A recent survey ranked Idaho as the state most dependent on the firearms industry.
According to WalletHub, Idaho ranked first in the firearms industry, 10th in “gun prevalence,” and third in “gun politics.” Other states rounding out the top five were Montana, Alaska, South Dakota, and Wyoming. The study ranked Idaho as having the most firearms industry jobs per capita, and the highest total firearms-industry output per capita, tied with New Hampshire. The state did not rank in the top five for the highest average wages and benefits nor in the total taxes paid per capita.
The National Shooting Sports Foundation, one of the sources for the WalletHub study, noted in its Firearms and Ammunition Industry Economic Impact Report 2018 that the Idaho firearm and ammunition industry was responsible for 3,219 jobs with wages of $129 million and output of $556 million. Suppliers were responsible for an additional 1,500 jobs, $77 million in wages, and $300 million in output, while there were 1,371 induced jobs at $53 million in wages and $180 million in output, for a total of 6,090 jobs, $259 million in wages, and more than $1 billion in output, the report continued. Average wages were $42,600, while the federal excise tax collected was almost $10 million.
In 2008, the Idaho Department of Commerce started targeting the firearms industry, touting the state’s low wages, gun-friendly culture, and business-friendly environment. A June 2016 brochure encouraged firearms companies. “Idaho’s average workforce costs are 84 percent below the national average,” the flyer noted. “Recognized as a gun-friendly state by the National Rifle Association. Among the least restrictive gun laws in the nation.”
The program was successful. Idaho’s firearms and ammunition industry employment grew by nearly 40 percent from 2012 to 2017, said Megan Hill, a public information specialist for the Department of Commerce, citing EMSI figures. “Over this same period, the industry in the US as whole grew by 20 percent,” she said. “In 2017, Idaho had approximately 1,600 firearms and ammunition jobs.”
Several firearms companies moved to Idaho including Next Generation Arms in 2010, Caracal USA in 2014, Advantage Arms in 2015, and Nemo Arms in 2016, Hill said. “None of these companies received any incentives,” Hill pointed out. Vista Outdoors – formerly ATK — was awarded a tax reimbursement incentive for the expansion of its facility in Lewiston in 2016, but the company does not manufacture firearms there, Hill said.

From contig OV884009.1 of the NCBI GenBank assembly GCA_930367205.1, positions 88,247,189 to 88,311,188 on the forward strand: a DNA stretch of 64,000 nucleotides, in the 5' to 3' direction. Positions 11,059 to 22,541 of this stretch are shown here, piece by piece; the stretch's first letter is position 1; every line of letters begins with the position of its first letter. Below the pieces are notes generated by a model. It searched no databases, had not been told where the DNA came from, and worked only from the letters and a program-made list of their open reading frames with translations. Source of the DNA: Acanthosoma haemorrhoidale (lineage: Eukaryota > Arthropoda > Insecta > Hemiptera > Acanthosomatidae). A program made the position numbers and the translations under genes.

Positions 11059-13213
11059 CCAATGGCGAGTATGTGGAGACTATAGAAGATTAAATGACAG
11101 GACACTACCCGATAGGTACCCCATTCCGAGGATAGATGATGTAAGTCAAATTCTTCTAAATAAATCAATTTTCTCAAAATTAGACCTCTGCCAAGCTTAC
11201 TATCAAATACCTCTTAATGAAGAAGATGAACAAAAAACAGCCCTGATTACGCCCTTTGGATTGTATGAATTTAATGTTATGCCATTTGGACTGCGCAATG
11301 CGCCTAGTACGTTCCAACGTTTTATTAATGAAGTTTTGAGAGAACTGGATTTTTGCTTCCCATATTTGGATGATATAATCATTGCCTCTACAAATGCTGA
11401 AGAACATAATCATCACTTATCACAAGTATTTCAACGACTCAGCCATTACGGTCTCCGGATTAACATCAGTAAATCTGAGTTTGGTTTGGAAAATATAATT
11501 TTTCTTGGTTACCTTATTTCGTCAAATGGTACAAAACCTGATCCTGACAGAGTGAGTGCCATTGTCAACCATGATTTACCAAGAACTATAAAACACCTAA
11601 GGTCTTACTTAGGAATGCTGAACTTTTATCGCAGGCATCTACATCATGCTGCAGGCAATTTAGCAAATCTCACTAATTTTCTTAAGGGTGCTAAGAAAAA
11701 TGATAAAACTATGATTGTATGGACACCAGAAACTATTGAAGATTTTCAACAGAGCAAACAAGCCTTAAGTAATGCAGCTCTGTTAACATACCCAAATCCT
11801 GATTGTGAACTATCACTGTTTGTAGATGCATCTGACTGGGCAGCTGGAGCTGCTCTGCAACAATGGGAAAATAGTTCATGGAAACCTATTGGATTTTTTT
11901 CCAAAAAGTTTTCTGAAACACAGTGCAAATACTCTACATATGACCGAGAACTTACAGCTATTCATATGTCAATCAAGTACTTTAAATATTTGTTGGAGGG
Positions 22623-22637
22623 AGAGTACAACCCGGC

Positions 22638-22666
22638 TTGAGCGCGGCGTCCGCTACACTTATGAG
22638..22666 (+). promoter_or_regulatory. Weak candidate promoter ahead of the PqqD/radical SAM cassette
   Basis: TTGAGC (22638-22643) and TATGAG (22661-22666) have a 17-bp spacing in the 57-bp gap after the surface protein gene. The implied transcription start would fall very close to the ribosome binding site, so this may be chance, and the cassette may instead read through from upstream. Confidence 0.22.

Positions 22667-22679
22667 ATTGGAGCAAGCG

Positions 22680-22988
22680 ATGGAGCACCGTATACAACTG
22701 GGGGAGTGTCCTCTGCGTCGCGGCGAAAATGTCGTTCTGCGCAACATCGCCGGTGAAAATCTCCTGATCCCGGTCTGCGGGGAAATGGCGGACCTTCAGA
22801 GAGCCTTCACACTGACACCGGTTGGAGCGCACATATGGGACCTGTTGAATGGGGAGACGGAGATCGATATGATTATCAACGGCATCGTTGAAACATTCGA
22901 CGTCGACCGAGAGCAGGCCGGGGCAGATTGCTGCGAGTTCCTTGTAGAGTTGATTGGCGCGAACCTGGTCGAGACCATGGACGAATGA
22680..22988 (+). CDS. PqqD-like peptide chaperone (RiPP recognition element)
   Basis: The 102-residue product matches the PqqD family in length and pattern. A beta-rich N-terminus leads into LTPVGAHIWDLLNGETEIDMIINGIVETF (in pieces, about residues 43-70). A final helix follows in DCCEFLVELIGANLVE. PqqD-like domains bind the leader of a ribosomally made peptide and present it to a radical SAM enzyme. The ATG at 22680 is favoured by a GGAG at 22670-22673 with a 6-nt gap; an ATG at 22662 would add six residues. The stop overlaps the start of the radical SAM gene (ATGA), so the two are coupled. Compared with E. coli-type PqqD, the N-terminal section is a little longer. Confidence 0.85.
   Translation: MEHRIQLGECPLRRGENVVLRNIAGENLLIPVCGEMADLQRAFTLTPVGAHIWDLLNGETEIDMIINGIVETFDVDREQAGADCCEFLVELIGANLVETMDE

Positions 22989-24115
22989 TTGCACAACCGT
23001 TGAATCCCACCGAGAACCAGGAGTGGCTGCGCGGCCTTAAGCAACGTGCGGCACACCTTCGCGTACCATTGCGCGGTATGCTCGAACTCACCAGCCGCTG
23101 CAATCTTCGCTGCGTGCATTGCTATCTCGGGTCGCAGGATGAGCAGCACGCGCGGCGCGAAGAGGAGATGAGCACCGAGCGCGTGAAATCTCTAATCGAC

But both nationally and statewide, the industry has been slowing down. Vista cited a reorganization involving severance, as well as a goodwill writeoff of $354 million, in its most recent earnings report. “A challenging retail environment and other market pressures resulted in deeper discounting of Vista Outdoor’s accessories products during the quarter ended January 1, 2017,” the company noted.
Published reports indicated that Howell Munitions & Technology also had layoffs, and that PNW Arms – quoted in the Commerce brochure – had filed for bankruptcy in July 2016. Attempts to reach the companies were unsuccessful. In addition, according to the Associated Press, Boise Gun Co. has closed. The Idaho Firearms and Accessories Manufacturers Association Inc. no longer exists.
“We did see a downtick with the most recent presidential election,” said Jeff Hoskinson, director of sales & marketing for MGM Targets, in Caldwell, though he said his company’s business remains good. “We are very heavily tied to the political undertones of the country” and there was no longer such a sense of urgency, he said. (A 2013 City Club program on Idaho’s firearms industry asked, presciently, what would happen to the industry should Republicans regain control of the presidency.)
Nationally, gun manufacturer Remington has filed for bankruptcy, while a number of retailers, including Dick’s and Fred Meyer, have changed their policies regarding selling firearms. FBI background checks dropped in 2017 for the first time, while the first two months of 2018 were lower than those of 2017.
“As a whole, the firearms industry suffered a decline in sales mid- to late 2017,” said JR Shepard, CEO of Lone Wolf Distributors, in Priest River. “This was caused in part by overall confidence in the president’s firm pro-gun, pro-Second Amendment stance. The buying public was lethargic; there was no sense of urgency to purchase firearms, magazines or ammunition.” But things are changing, he said. “Although January 2018 sales reflected a stabilized 2017, February and March both showed 23 percent to 25 percent increases! Recent renewed attacks on the Second Amendment have once again bolstered sales. 2018 is looking healthy indeed.”
“Overall, the industry remains a strong employer in this region,” said Doug Mattoon, president and CEO of Valley Vision, an economic development organization for the Lewis-Clark Valley, home to many of the state’s firearms manufacturers. “Vista Outdoor did reduce work force some through attrition. Howell did do a layoff last year, but appears to be pretty steady during recent months. Our firearms and accessories manufacturers all appear to be doing well.”